A: I agree with your observation, Ron. Many times the owner is more technical, more sales-oriented, and when you get into a small business, you get busy. I think the word business came from being busy. We try to get them out of that bog and focused on actions, priorities for their business. There are a lot of day-to-day challenges, and we just use the numbers, the financial data that they have available to them, to direct those priorities and actions.
Numbers without actions are fairly meaningless, so we’ve taken the approach of simplifying this, making it visual. The dashboards and KPIs become important. We have one basic premise: the more an owner knows about how to make money in the CI business, the more money they will make. Of course, it’s not all about making money. There’s a lot about reducing the chaos, increasing opportunities for employees—basically allowing them to fulfill their business mission a lot better when they have the right information and the right intelligence to do it.
Q: In terms of knowing the numbers, are there particular characteristics you can identify for what you might call most successful business owners in this channel?
A: It’s interesting: I think there’s one big one, Ron, and it’s to be a fast follower of good advice. That sounds really simple. There’s a lot of advice out there, but all of it is not good. When you get good advice and solid wisdom, take action on it. We see so many conferences and buying groups sharing great ideas, and yet very little action gets done. I think the difference between people who maximize opportunities are people who take action.
Q: What are the three numbers or ratios that an integrator should be watching?
A: In our Tuesday morning coffee this week, we shared what we consider the three secrets behind being successful financially in the business, and they’re pretty straightforward. One is gross profit—making sure you’re maximizing that. We’re all in a bid situation for the most part. Generally, the downfall is in labor and parts pricing. There’s usually not enough coverage for the parts or labor they use.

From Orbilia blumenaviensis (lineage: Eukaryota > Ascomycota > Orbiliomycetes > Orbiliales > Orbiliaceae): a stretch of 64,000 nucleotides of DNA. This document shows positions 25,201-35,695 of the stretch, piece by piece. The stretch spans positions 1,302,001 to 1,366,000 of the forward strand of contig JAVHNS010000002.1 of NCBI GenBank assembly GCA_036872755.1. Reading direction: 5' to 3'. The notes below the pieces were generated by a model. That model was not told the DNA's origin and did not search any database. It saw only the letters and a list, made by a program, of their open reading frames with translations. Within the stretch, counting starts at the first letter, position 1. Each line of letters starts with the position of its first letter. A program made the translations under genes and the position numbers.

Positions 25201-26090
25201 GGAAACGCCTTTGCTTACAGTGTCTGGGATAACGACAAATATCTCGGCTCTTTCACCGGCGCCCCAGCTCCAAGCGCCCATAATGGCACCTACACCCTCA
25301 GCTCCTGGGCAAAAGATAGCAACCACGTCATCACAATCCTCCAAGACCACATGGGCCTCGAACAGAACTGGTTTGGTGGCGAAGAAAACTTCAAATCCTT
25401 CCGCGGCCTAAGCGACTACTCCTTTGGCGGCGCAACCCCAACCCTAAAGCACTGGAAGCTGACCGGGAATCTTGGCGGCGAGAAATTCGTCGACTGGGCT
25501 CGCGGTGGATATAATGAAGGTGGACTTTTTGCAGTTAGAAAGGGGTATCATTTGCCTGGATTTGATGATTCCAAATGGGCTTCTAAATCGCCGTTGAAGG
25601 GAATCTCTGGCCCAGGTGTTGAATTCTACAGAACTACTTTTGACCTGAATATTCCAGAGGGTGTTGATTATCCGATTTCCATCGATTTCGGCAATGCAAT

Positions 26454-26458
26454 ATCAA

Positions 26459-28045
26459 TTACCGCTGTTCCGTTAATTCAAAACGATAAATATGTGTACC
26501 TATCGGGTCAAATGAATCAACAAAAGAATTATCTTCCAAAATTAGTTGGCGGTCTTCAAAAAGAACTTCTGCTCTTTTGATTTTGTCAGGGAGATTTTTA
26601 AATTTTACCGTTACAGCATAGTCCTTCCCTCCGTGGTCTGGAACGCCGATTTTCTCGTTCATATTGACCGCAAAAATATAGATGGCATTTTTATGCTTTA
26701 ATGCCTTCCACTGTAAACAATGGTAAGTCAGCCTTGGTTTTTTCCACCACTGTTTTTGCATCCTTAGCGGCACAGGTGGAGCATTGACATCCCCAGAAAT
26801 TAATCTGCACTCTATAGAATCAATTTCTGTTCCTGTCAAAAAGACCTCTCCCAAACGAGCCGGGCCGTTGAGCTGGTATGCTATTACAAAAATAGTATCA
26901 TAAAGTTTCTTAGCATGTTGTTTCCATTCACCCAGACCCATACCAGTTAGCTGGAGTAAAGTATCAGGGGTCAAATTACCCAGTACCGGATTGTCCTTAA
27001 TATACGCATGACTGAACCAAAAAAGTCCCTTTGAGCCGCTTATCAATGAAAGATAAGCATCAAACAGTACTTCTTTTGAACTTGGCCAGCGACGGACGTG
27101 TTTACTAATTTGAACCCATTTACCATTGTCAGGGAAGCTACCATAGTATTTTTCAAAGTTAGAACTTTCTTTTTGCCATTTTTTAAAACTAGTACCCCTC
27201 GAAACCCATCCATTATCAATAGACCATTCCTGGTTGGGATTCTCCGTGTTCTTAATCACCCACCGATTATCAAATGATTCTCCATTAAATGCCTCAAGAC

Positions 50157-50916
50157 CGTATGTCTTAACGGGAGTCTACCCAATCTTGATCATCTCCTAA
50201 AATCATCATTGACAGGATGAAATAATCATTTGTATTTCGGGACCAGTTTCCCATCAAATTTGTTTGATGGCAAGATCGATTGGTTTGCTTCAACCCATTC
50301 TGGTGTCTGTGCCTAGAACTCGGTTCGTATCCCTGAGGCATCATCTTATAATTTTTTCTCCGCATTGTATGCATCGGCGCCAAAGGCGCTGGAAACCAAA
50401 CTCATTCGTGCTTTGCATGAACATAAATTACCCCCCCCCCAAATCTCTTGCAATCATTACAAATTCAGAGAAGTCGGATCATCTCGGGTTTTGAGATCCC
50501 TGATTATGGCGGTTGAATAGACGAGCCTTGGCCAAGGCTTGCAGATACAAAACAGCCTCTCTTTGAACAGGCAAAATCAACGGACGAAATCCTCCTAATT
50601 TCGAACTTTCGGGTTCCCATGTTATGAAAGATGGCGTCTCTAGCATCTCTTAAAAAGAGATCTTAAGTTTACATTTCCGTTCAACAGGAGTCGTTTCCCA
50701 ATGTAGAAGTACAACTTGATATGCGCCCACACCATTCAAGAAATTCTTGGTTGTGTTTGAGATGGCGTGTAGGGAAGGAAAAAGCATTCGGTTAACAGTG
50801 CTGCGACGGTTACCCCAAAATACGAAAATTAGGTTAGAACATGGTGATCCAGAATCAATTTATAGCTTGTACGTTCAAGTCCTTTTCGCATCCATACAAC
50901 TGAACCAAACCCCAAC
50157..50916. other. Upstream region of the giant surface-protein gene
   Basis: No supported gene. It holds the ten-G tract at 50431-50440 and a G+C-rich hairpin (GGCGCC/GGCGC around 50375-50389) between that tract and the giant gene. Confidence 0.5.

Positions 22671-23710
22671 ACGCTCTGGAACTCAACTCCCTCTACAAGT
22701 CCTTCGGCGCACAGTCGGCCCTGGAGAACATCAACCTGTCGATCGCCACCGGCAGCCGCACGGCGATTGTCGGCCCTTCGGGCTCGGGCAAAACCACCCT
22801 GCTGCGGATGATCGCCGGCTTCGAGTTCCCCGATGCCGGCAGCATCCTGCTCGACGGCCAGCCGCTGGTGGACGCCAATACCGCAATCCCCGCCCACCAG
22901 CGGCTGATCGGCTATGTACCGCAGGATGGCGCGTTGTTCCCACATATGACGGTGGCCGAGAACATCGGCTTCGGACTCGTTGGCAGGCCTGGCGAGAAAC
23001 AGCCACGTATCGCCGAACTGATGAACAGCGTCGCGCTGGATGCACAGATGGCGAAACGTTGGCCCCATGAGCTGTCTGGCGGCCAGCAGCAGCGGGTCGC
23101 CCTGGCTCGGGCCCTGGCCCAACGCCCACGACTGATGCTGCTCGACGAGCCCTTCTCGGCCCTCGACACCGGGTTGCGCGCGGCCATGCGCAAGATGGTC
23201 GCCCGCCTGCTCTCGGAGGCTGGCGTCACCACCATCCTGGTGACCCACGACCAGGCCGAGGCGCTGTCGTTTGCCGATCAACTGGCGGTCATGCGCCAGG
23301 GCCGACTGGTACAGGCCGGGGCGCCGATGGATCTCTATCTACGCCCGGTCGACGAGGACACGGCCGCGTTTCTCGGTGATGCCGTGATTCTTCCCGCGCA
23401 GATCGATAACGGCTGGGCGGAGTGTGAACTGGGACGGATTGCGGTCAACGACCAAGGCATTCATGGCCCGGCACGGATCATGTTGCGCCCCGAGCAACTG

The other is more in the compensation field, making sure it’s aligned to those gross profit dollars. We have some specific metrics on labor productivity—how much labor per tech per month—is extremely important.
The third piece is cash. It’s the most little-understood piece of the equation. Many of our integrators are getting pre-payments or deposits on work performed. We work with a net cash number. It’s net of inventory and client deposits, and it gives a real indication of what their cash balance is. While most integrators look at their checkbooks and say “that’s my cash,” many times, 80-100% of that cash is not theirs.
If you manage these three things in your business, you can double or even triple the performance most companies are getting these days.
Q: We’ve looked at the metrics for successful businesses, but I’m assuming along the way, you’ve run across businesses that are never going to break out and should maybe throw in the towel now. What are some characteristics of owners that just aren’t getting it?
Q: The number one indicator of someone who is not cut out for this business is not being able to deliver what you promise. You have to be able to deliver what you promise and finish jobs. If you can’t do that, you should be doing something else. If you can’t sell, you’re not going to be long in this business. So selling and installing—those are the basic requirements. And you have to have some sense of scorekeeping. If you’re going to get better, you’ve got to know where you’re at.
Q: Let’s talk manufacturers. You’ve been on the manufacturing side. From your vantage point, which manufacturers are getting it done and will continue to have staying power in this space?
A: We’re in an industry where there’s one thing you can count on: constant change. We’re constantly seeing new things, new ideas, new innovations, and I think that makes business possible. When you ask about excellence, Lutron comes to mind. I think that’s a company that is dominating their space and continues to do a great job. Sony recently seems to be on a roll with appropriate products and support programs. We see niche companies like Leon and Snap AV who continue to be a major force in the business.